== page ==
If Arizona was a 'clean slate', how would you do it the second time around?
This challenge, from commenter Rate Crimes, is too tempting to avoid. But it risks being the kind of temptation found in the bars of history at closing time: A pointless counterfactual fling that will end in regret or even worse. No place can be separated from its moment in history, the larger forces at work upon it, the larger-than-life people who mold it, and the masses of people who live there. Arizona and Phoenix were always going to be exactly what they are. Maybe.
Yet here's one imagination exercise: An Arizona with 2 million people, about the population of real-life New Mexico (rather than 6.6 million). Most live in relatively compact versions of Phoenix and Tucson. Every city and town in the state has maintained its distinct identity, look, feel. The larger cities have kept and enhanced key industries while drawing high-value, leading edge sectors proportionate to (or disproportionately favorable to) their population. Housing is a much smaller part of the economy. Smaller places especially have scalable local economies. Multiple universities, federal laboratories and a robust technology cluster are a draw for international talent. Incomes are higher than the national average, as in real-life Washington state or Colorado. Most people are literate and educated, engaged in the community, committed to preserving the environment, part of a vibrant two-party political system that veers to moderation whomever is in power. This outward-looking state is a major trade hub for Mexico and Latin America, comfortable with its Hispanic part, but largely insulated from a huge illegal alien influx by its high-end economy and the cohesion of its cities.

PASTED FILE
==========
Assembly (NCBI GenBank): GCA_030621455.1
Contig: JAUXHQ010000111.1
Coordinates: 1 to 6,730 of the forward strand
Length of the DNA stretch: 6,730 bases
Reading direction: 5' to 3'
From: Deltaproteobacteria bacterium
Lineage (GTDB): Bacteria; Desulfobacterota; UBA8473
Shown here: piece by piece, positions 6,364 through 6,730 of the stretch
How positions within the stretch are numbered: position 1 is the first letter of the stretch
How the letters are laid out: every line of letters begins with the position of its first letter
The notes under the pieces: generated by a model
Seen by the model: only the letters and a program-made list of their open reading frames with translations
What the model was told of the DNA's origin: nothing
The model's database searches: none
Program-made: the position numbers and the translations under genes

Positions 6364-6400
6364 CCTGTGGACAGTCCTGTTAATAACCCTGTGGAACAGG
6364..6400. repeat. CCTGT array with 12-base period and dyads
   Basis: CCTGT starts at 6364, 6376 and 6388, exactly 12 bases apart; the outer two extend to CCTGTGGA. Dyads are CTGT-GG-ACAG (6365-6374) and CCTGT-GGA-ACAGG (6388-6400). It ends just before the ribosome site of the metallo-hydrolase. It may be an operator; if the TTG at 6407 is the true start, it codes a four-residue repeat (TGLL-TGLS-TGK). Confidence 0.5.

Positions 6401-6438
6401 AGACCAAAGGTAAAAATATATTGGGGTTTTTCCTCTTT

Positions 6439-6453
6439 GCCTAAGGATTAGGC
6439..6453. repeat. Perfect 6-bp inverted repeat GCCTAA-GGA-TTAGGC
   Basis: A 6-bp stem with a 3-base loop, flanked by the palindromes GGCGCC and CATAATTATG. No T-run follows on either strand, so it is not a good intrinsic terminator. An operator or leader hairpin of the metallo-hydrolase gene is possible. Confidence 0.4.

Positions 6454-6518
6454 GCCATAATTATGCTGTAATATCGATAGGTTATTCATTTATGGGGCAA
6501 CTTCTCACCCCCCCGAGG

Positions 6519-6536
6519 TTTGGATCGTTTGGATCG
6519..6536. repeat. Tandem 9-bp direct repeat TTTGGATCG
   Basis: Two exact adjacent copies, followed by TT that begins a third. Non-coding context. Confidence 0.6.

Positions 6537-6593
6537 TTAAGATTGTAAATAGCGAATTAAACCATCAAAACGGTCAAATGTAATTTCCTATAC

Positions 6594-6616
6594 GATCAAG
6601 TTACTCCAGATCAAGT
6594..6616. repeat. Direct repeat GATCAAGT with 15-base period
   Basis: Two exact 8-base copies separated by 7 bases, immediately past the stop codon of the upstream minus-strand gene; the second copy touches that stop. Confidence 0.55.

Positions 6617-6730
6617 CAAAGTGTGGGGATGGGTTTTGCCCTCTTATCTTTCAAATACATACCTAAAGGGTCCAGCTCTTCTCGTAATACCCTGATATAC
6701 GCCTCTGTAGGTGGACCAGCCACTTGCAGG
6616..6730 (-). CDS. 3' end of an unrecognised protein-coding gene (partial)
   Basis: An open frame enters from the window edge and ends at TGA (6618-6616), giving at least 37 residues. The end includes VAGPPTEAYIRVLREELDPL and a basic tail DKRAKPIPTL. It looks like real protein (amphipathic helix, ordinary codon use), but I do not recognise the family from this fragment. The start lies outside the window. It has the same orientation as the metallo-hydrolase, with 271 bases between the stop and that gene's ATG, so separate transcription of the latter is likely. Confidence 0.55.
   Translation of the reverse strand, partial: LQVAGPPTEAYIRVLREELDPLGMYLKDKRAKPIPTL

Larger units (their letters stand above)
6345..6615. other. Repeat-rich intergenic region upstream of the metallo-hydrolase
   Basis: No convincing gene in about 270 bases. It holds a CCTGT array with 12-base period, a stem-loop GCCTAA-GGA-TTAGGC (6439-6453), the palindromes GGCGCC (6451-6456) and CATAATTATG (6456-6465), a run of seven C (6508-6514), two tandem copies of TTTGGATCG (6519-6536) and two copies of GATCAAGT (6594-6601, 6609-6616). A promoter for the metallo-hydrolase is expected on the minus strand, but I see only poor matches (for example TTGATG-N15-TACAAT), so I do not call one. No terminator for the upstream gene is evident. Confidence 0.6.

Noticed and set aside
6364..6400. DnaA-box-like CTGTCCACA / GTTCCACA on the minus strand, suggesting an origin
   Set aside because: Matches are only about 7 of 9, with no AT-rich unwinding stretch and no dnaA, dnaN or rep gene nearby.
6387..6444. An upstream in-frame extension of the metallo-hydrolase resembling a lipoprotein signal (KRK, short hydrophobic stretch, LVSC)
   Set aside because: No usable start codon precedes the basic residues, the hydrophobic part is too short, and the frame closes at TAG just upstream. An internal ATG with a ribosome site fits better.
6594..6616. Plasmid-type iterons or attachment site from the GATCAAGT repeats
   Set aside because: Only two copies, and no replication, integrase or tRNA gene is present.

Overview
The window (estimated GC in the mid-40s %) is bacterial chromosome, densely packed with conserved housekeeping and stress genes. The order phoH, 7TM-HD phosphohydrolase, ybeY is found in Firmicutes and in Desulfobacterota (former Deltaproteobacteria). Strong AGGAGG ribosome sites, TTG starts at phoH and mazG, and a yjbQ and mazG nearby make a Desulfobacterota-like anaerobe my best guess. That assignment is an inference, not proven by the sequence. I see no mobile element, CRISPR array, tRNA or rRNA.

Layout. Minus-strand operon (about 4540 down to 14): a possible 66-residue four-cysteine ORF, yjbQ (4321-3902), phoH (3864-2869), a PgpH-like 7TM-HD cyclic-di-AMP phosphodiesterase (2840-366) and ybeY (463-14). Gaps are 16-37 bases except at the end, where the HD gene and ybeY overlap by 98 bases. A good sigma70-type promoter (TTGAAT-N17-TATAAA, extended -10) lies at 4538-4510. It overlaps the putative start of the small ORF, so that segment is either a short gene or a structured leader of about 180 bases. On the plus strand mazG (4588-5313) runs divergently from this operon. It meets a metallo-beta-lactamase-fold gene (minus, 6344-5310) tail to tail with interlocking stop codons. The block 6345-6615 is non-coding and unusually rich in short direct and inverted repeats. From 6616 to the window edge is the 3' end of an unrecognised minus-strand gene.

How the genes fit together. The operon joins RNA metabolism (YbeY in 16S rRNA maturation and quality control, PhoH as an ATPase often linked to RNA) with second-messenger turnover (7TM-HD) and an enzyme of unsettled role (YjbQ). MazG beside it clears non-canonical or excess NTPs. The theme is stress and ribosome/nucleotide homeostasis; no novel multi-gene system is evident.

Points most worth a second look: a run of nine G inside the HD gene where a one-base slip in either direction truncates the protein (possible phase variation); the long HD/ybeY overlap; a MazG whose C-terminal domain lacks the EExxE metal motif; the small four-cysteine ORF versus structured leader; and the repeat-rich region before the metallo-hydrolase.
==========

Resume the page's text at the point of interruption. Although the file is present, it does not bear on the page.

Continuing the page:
I could get even more specific about Phoenix.